Story: How To Install XFCE On Linux Mint 14Total Replies: 11
Author Content

Dec 10, 2012
5:02 PM EDT
You could just run a distro that has XFCE for the default desktop. Wouldn't that be easier? Is that just too obvious?

Dec 10, 2012
5:08 PM EDT
> You could just run a distro that has XFCE for the default desktop.

I can even recommend a couple that are probably quite a bit faster than the Mint one. :)

Dec 10, 2012
5:09 PM EDT
Me too :)

Dec 10, 2012
7:13 PM EDT
Or install Mint 14 that already bundles XFCE.

Dec 12, 2012
2:32 PM EDT
The article claimed that Mint dropped XFCE for 14. I'm not a Mint user so I'm not up to date on what they're doing. Is the article wrong?

Dec 12, 2012
3:22 PM EDT
It looks like Linux Mint doesn't release every version all at the same time. The MATE and Cinnamon versions appear to be out



While the XFCE and KDE versions are still in RC status


XFCE: http://blog.linuxmint.com/?p=2246

KDE: http://blog.linuxmint.com/?p=2244


Dec 12, 2012
4:01 PM EDT
A lot of distros stagger releases like that. Thanks, BernardSwiss. That clarifies things.

Dec 12, 2012
7:58 PM EDT
You can't just add xfce from the repos regardless of what Mint "version" you're running?

Dec 13, 2012
9:21 AM EDT
Quoting:You can't just add xfce from the repos regardless of what Mint "version" you're running?

Yes, you can. If fact, that's exactly what this article is instructions for. Not exactly what I'd think would constitute material for an entire article, but that's all it is.

Dec 13, 2012
1:56 PM EDT
Well, I guess it's good information if you've never thought about it. Both Ubuntu and Mint make it look like you're stuck with what the ISO ships.

It would be lousy for marketing, I guess, but Ubuntu could offer a "unified" ISO that allows a selection of a desktop environment at install time. Like Debian, Fedora, Slackware, PC-BSD ...

Dec 13, 2012
9:05 PM EDT
Could this chiefly be a way to make sure all the kinks are worked out? Realeasing a particular desktop version "when it's ready"?

The Article in question wrote: Preliminary Note

In addition to the method described here, it's also possible to install the xubuntu-desktop package which will give you the Xubuntu desktop (which also uses XFCE), but I found that this desktop, although it seems to work fine, reports various crashes concerning Ubuntu Software Center and update-apt-xapian-index. That's why I don't describe the Xubuntu method, but only the "pure" XFCE way.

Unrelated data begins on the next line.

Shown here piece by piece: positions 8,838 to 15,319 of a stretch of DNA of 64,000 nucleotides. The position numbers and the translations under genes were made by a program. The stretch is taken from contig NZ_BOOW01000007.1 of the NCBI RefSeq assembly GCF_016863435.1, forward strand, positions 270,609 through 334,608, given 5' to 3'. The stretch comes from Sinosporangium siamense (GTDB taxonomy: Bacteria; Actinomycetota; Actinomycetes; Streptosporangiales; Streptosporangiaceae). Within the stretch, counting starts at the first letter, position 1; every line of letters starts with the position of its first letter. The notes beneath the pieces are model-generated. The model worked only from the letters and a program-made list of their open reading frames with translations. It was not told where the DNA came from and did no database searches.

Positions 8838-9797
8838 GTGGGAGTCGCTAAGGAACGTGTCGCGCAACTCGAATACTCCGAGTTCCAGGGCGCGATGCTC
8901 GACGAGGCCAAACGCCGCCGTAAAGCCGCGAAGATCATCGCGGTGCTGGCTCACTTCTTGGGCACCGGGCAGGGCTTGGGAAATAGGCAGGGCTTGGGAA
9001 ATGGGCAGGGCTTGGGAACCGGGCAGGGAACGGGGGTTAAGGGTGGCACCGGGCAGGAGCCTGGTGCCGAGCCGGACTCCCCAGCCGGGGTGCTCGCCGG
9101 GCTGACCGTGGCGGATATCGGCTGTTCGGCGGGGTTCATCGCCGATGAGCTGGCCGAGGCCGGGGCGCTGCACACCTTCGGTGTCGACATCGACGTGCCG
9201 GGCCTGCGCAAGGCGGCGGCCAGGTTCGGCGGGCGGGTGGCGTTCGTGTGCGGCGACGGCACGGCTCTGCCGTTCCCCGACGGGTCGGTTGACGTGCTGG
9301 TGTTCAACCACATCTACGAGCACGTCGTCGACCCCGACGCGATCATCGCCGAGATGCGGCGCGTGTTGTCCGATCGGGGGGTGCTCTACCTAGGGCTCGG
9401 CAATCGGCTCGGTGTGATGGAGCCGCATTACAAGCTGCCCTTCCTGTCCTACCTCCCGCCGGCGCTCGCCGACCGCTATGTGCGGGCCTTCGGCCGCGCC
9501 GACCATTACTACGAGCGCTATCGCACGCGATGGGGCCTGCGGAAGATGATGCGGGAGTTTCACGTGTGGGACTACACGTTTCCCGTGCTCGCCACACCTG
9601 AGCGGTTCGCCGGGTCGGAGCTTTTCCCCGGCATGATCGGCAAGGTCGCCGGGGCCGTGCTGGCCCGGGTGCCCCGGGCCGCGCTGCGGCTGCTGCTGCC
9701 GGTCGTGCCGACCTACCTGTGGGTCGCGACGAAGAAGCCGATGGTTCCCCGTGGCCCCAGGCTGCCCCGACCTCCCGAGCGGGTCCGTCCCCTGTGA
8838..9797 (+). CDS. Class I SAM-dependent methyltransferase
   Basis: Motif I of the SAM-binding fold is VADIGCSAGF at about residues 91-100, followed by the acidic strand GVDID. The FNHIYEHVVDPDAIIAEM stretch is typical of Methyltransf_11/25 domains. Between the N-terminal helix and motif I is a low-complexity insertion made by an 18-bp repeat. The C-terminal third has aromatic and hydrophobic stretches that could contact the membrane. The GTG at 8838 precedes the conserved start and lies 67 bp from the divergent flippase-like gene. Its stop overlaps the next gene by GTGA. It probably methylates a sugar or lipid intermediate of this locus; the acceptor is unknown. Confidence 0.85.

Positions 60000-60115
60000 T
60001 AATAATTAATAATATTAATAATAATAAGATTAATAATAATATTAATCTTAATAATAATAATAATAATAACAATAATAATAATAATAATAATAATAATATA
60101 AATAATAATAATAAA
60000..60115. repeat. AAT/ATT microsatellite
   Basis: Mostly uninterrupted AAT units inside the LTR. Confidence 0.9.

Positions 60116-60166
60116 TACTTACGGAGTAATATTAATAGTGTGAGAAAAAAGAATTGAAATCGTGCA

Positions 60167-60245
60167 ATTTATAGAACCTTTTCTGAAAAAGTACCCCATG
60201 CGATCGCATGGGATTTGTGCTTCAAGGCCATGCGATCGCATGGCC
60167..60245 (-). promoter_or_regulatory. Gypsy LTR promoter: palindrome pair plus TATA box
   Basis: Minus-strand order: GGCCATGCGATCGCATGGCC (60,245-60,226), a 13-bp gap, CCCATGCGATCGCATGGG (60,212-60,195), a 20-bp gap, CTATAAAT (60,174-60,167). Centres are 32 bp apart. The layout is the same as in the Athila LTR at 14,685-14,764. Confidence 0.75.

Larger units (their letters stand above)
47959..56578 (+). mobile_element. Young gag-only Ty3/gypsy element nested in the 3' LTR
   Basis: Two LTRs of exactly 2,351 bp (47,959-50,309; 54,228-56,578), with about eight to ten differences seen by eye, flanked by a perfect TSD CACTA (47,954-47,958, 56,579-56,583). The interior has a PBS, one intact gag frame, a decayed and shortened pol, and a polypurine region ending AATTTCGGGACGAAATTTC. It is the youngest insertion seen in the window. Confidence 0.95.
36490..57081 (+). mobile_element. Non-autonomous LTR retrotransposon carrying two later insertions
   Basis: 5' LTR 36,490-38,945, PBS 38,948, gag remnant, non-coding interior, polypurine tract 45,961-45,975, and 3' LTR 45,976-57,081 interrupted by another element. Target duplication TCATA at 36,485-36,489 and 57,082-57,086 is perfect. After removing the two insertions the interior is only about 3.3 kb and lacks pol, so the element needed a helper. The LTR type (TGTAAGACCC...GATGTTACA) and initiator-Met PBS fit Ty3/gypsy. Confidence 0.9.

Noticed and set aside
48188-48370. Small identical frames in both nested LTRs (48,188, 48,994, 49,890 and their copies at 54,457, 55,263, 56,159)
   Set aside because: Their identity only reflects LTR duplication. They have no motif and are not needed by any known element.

So this article is aimed at those who can't wait -- and at users who are still learning how things work in the Linux/FOSS world.

- - - - -

I like it. Essentially this says -- by practical example, by showing how -- "Don't be afraid to tinker... Linux let's you do things for yourself, instead of waiting helplessly for some corporation (that's likely as not already taken you're money, or will demand more money) to do what you want or need, for you."

My biggest problem with this article is that it's not placed where those who could most benefit are likely to come across it.

- - -

(I'd like to see somebody on a "mainstream" site mention this -- it might even make a good kick-off for an article about how even Linux newbies can benefit from "the Linux Way", in ways both practical and realistically accessible to such new-comers).


Dec 14, 2012
12:10 PM EDT
My experience is that the "main" DE in a given distro is usually set up to a greater degree than are other DEs you add after the fact. The package selection, the default applications, default settings -- those can all get a little extra attention.

But packages shouldn't have showstopping bugs, and adding Xfce after the fact shouldn't pose too many problems. Once you've been around the cul-de-sac a few times, you can generally tweak it to look and perform the way you want.

I'm sure we all take configuration "ideas" from one distro and apply them to another.

Posting in this forum is limited to members of the group: [ForumMods, SITEADMINS, MEMBERS.]

Becoming a member of LXer is easy and free. Join Us!